Attention deficit hyperactivity disorder (ADHD) is characterized by inattention, hyperactivity and impulsivity, with a prevalence rate of 3–7% reported for school-aged children (Burd et al., 2003; Polanczyk and Jensen, 2008). Electroencephalography (EEG) has been extensively used to investigate neural abnormalities in ADHD (Lenartowicz et al., 2018). Resting-state EEG can provide valuable information concerning alterations in the temporal dynamics of brain functions in the absence of any tasks requiring high cognitive demands especially in children. The majority of EEG studies performed on ADHD patients has focused on changes in spectral characteristics of scalp EEG in different physiological frequency ranges including delta, theta, alpha and beta bands (Newson and Thiagarajan, 2018). When compared to typically developing controls, children with ADHD have been characterized with higher and lower power in low (delta and theta) and high frequency (alpha and beta) bands, respectively (Lubar, 1991). More specifically relative to healthy controls, the ADHD population has shown elevated theta/beta (TBR) and theta/alpha power ratios, interpreted as an index of immature brain activity (Barry et al. 2003; Snyder and Hall, 2006; Giertuga et al., 2017). Overall, the interpretation of changes in EEG spectra at sensor level may be less reliable due to the volume conduction effect caused by the electrical conduction properties of the head (Hassan and Wendling, 2018). To address this issue, EEG source imaging methods including the low resolution brain electromagnetic source tomography (LORETA; Pascual-Marqui, 2002) have been used in many studies to analyze source activity of resting state EEG signals in the frequency domain (Babiloni et al., 2011; Imperatori et al., 2014; Adebimpe et al., 2015).
In this study, we investigated differences in spectra and current source densities of eyes-closed resting state EEG between children with combined and inattentive subtypes of ADHD and healthy controls in different frequency bands. We also explored age-dependent changes in resting-state EEG activity in ADHD and typically developing children using the main processing pipeline illustrated in Fig. 1. We first performed spectral and cortical source (exact low-resolution electromagnetic tomography, eLORETA) analyses using high-density eyes-closed resting state EEG recordings from 40 children (8-16 years) with combined and inattentive subtypes of ADHD and 41 age-matched healthy controls (HC). To test the effect of age and ADHD subtype on EEG spectra and current source densities, we grouped the patients and healthy subjects into six subgroups, four age-subgroups (8-10, 10-12, 12-14 and 14-16 years) and two subtype subgroups (inattentive and combined). Statistical comparisons were then performed between ADHD and HC subgroups to assess group-level differences in EEG spectra and current source densities in each frequency band.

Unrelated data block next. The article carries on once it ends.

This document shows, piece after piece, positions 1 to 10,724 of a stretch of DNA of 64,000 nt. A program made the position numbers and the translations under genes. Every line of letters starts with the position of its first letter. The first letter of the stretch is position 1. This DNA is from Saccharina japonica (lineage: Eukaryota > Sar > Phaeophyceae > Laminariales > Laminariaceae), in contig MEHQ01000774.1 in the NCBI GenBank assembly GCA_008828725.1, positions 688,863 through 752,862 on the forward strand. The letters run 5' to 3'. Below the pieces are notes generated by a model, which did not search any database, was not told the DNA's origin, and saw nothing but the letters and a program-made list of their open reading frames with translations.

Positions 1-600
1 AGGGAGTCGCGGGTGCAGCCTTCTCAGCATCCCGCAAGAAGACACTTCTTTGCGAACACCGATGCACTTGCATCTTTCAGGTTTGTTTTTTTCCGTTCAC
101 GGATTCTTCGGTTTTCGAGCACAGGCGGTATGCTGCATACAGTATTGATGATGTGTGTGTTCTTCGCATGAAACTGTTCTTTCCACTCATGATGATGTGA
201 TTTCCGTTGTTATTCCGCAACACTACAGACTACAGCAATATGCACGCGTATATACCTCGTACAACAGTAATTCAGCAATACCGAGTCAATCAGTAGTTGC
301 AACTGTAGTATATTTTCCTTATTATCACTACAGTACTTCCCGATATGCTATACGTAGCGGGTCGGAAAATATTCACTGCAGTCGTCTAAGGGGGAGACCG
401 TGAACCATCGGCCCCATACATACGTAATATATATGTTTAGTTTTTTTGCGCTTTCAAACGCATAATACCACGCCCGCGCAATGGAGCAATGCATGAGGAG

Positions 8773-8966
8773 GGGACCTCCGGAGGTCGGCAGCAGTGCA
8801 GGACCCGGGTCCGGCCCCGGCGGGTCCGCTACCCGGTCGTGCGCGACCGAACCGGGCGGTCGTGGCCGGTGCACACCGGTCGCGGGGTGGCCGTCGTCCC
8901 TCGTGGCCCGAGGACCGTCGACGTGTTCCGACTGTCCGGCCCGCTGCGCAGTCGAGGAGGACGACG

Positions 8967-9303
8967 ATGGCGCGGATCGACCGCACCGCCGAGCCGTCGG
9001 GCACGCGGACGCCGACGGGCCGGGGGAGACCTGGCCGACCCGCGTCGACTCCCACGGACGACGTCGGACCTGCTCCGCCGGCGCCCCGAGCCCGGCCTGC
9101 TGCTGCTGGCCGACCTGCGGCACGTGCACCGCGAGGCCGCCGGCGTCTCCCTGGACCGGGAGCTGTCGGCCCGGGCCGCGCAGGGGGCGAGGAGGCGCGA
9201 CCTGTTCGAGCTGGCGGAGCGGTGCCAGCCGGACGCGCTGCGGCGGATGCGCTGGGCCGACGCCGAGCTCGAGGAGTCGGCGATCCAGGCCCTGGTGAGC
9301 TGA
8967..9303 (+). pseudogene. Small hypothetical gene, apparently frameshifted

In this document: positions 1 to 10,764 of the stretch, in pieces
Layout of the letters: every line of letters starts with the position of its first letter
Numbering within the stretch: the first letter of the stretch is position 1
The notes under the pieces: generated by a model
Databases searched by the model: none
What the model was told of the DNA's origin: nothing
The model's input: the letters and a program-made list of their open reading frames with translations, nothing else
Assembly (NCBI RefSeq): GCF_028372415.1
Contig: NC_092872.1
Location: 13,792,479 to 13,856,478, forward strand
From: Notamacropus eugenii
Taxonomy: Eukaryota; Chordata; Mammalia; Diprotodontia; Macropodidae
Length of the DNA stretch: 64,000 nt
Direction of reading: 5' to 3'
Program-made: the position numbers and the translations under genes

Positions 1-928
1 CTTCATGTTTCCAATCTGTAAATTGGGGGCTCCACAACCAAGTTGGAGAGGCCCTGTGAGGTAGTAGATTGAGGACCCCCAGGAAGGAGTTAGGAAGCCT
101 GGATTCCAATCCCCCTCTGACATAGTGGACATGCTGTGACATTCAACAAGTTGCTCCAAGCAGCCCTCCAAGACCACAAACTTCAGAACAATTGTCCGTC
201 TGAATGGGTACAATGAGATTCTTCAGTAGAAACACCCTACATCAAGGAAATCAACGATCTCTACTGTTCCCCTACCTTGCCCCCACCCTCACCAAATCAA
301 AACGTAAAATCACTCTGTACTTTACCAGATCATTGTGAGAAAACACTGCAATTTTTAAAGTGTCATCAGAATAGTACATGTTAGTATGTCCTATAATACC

Figure 1. EEG spectral and cortical source analysis pipeline.
Compared to the typically developing children, ADHDC was characterized with a significant diffuse increase in TBR with a widespread decrease in beta current source densities (CSDs, Fig. 2). The ADHDC subgroup also exhibited a significant increase in theta source power in the central, parietal and occipital regions. The ADHDI subgroup, however, presented increased TBR values in the frontal, central and temporal regions with a global increase in theta current source densities. In this subtype relative to HC, the beta fronto-central sources displayed significantly decreased current densities.
Figure 2. Statistical p-maps (axial view) displaying significant differences in nCSD (eLORETA solutions) between HC and ADHD subtypes (ADHDC and ADHDI) within the delta (δ), theta (θ), alpha (α) and beta (β) bands. The rightmost column shows the p-maps for the theta/beta power ratio (θ/β) for each subgroup. The colorbar shows statistical differences based on p-values with p<0.05 corrected for multiple comparison with non-parametric randomization (5000 randomizations) across all frequency bands and voxels. The color scale represents log F-ratio values with a threshold (for p<0.05) of ±0.16 and ±0.29 for ADHDC and ADHDI, respectively. The blue (red) color indicates greater (weaker) nCSD for ADHD compared to HC. HC: Healthy controls; ADHD: Attention deficit and hyperactivity disorder; ADHDC: ADHD combined; ADHDI: ADHD inattentive; nCSD: normalized current source density.